The tweed cap has been thrust into the spotlight in the last few decades. It has been adopted as a fashion trend by many high profile celebrities after a few decades of obscurity. We have previously written about the history of the flat cap, but as this trend shows no sign of relenting anytime soon, let’s delve deeper into the origins of this classic piece!
Programs such as the BBC’s ‘Peaky Blinders’, which is based on a famous Birmingham gang, and the immensely popular Downton Abbey, have intrigued the fashion world. Cillian Murphy as the dark yet appealing character Tommy Shelby certainly do the hats reputation no harm.
Originally created in the 14th Century and known as a bonnet the flat cap was common amongst rural working men. In 1571 a bill was passed that any man or child over the age of six years old had to wear a woollen cap on Sundays and holidays, and the hat in question had to have been made in England.
The punishment for breaching this was a hefty 3 farthings for every day the hat was not worn! Perhaps even more unfair is that those of nobility were exempt from the bill, although we will see later on that they came around to this particular headwear by themselves. This seems like quite an extreme way to boost the countries struggling woollen trade and therefore was not continued after 1597 when it was quite sensibly repealed.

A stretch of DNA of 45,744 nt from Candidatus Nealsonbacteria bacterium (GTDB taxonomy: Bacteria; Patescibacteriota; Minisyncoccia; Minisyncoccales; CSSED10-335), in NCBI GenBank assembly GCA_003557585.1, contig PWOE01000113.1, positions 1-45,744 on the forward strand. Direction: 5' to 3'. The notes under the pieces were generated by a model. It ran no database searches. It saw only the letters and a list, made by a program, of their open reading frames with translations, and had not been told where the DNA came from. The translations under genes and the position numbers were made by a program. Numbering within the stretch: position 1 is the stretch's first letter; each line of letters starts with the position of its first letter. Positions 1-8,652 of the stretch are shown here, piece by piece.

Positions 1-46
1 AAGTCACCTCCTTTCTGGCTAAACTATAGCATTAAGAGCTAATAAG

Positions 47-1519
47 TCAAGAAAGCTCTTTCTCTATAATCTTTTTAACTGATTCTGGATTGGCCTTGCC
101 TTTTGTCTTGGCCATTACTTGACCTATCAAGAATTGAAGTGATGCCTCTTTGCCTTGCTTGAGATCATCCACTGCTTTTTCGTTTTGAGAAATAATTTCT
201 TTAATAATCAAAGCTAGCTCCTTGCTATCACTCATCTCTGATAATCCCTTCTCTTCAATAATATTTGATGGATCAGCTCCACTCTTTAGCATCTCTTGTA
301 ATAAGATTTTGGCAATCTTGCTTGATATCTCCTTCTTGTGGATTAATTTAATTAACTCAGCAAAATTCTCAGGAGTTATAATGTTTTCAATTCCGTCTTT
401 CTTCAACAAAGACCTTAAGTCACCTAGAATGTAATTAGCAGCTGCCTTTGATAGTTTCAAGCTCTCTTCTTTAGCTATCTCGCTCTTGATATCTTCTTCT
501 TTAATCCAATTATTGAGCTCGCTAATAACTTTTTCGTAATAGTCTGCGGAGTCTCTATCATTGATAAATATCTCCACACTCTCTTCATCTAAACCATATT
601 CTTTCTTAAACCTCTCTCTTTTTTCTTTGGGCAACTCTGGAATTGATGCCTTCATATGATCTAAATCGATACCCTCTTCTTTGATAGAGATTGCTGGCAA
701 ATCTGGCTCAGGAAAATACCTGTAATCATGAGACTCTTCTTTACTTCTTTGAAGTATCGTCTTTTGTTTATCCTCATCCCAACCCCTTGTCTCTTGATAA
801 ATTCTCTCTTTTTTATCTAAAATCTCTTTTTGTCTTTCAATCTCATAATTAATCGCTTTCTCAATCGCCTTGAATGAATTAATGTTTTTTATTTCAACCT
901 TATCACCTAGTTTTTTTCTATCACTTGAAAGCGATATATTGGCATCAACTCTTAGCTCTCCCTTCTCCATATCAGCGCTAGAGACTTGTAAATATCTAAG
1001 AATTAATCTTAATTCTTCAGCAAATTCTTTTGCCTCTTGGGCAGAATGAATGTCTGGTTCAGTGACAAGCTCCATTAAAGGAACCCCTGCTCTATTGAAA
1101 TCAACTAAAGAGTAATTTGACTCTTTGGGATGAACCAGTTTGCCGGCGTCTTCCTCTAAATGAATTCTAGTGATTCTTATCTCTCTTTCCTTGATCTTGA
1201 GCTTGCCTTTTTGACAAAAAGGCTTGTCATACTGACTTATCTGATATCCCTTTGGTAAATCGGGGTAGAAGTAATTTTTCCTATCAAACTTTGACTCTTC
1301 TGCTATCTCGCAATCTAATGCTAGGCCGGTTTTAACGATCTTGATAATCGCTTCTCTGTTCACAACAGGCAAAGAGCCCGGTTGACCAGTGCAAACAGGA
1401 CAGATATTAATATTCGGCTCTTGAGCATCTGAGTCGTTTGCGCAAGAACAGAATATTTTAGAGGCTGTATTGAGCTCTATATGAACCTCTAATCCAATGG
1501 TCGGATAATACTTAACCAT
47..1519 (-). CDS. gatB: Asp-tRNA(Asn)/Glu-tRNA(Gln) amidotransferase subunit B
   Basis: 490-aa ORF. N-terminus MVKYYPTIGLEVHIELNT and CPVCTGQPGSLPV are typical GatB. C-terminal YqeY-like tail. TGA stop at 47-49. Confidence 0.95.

However, the hat law was already part of the working mens culture by that time, and a large amount of people continued to wear them.
This style of hat made it over to America some time in the 17th Century, with the help of many British immigrants, and have been a part of many iconic photographs and films. As with many things, this fashion soon crossed the class barrier and was even worn by Royalty and members of parliament. Our current Prince of Wales has often been spotted wearing a tweed cap.
It wasn’t until the 19th Century that the flat cap was upgraded to more fancy fabrics such as silk and also tweed, which is what we focus on today. From its humble beginnings this cap was thrust into the spotlight further by bands such as The Beatles in the 1960s. It is interesting to note that at this point most working men begun to shun the once almost obligatory headwear.
Since then Madonna and Guy Ritchie, Idris Elba and Samuel L Jackson have all championed the tweed cap and it looks like it’s here to stay!
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